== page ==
Michigan State Police recalls to help prevent motorcycle deaths
Many people hit the road on motorcycles in the summer, but it can be deadly.
The Qualified Motorcyclists Association says that in 1992 Michigan had 31 motorcyclist fatalities. Last year there was an all-time high of 166 motorcyclist deaths.
Peyton Cutting’s parents were in a serious motorcycle accident last summer.
“Someone had rammed them at about 60 miles an hour, and they were going less than ten,” said Peyton Cutting, general partner, Zips Harley-Davidson in Traverse City. “Helmets are the reason my mother is still alive today.”
Michigan State Police say that since the repeal of the motorcycle helmet law in 2012, they’ve seen a steady increase in motorcyclist deaths, but that’s not the only factor.
“Almost half of all motorcycle deaths are people who don’t even have a license to ride a motorcycle, and as a result, they haven’t taken the proper safety courses to know what to do in the event of maneuvers avoidance,” SPL/LT said. Derrick Carroll for the Michigan State Police.
Alcohol is another factor in many fatal accidents.
Drivers also have a responsibility when it comes to monitoring motorcycles.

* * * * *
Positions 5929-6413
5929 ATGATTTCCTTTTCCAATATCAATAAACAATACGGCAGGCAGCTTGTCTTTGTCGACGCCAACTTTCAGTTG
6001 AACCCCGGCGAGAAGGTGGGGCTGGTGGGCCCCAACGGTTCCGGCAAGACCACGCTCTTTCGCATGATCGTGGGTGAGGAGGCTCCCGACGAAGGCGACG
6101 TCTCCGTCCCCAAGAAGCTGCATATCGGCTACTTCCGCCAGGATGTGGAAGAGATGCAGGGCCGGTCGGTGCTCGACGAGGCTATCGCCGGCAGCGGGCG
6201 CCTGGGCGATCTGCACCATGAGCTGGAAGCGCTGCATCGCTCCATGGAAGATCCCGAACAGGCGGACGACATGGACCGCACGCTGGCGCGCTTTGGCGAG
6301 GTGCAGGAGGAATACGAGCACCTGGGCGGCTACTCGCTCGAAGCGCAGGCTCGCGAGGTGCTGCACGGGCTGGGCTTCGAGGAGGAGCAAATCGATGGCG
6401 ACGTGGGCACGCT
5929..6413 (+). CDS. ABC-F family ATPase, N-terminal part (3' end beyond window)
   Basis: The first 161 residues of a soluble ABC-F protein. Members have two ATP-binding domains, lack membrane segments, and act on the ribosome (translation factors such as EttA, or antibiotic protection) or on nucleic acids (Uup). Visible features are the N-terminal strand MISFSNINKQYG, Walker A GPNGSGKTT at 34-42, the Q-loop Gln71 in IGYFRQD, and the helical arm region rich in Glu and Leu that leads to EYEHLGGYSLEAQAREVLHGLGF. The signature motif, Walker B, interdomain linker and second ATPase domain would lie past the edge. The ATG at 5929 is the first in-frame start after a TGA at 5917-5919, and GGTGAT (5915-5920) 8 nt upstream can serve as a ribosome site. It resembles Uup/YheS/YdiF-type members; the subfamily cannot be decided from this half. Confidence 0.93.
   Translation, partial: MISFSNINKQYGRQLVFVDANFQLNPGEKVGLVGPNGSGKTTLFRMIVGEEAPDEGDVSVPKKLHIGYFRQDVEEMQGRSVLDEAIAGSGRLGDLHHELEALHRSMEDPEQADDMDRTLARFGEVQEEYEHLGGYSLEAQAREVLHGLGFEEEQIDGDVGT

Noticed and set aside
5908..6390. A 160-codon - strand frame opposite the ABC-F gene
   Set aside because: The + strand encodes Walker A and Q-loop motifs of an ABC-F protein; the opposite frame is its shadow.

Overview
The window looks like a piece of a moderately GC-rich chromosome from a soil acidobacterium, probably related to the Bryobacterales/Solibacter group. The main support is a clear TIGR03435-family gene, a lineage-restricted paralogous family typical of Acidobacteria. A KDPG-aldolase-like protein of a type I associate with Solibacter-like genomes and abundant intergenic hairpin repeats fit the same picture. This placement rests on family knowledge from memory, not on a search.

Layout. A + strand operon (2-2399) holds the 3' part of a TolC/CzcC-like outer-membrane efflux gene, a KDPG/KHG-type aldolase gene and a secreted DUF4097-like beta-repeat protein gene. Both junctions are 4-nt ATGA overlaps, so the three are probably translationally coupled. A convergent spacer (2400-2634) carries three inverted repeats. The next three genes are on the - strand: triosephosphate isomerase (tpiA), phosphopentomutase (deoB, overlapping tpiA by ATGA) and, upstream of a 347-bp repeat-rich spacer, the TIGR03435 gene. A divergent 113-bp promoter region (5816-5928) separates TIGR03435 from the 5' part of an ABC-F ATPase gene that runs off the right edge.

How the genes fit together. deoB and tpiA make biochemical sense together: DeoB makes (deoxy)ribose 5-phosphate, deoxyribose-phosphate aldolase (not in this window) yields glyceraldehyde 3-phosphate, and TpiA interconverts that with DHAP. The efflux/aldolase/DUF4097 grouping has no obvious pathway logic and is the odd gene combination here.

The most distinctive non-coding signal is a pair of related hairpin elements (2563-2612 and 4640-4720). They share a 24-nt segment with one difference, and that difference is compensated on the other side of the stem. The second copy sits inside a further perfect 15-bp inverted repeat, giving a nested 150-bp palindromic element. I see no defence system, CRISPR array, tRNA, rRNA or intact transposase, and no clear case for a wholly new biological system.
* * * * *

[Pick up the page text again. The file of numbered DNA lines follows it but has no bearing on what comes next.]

“Obviously a lot of distance between you and the motorcyclist. Once they start to break, they will stop quite quickly, whereas a larger vehicle takes longer to stop,” SPL/LT explained. Carroll. “That’s when we see accidents, especially at construction sites or at red lights or another vehicle, and a motorcyclist ends up in the back.”
Cutting says reflective motorcycle jackets are also an important safety feature that would have helped his parents.
“If they were wearing jackets that day, my mom wouldn’t have had a rash,” Cutting said. “When you look at the jacket, it looks like a white line through it, and it’s a very subtle gray color. But once it reflects off a light like, say, car headlights or whatever thing, it would reflect, and then you would see it.
These are all things to remember when riding two wheels.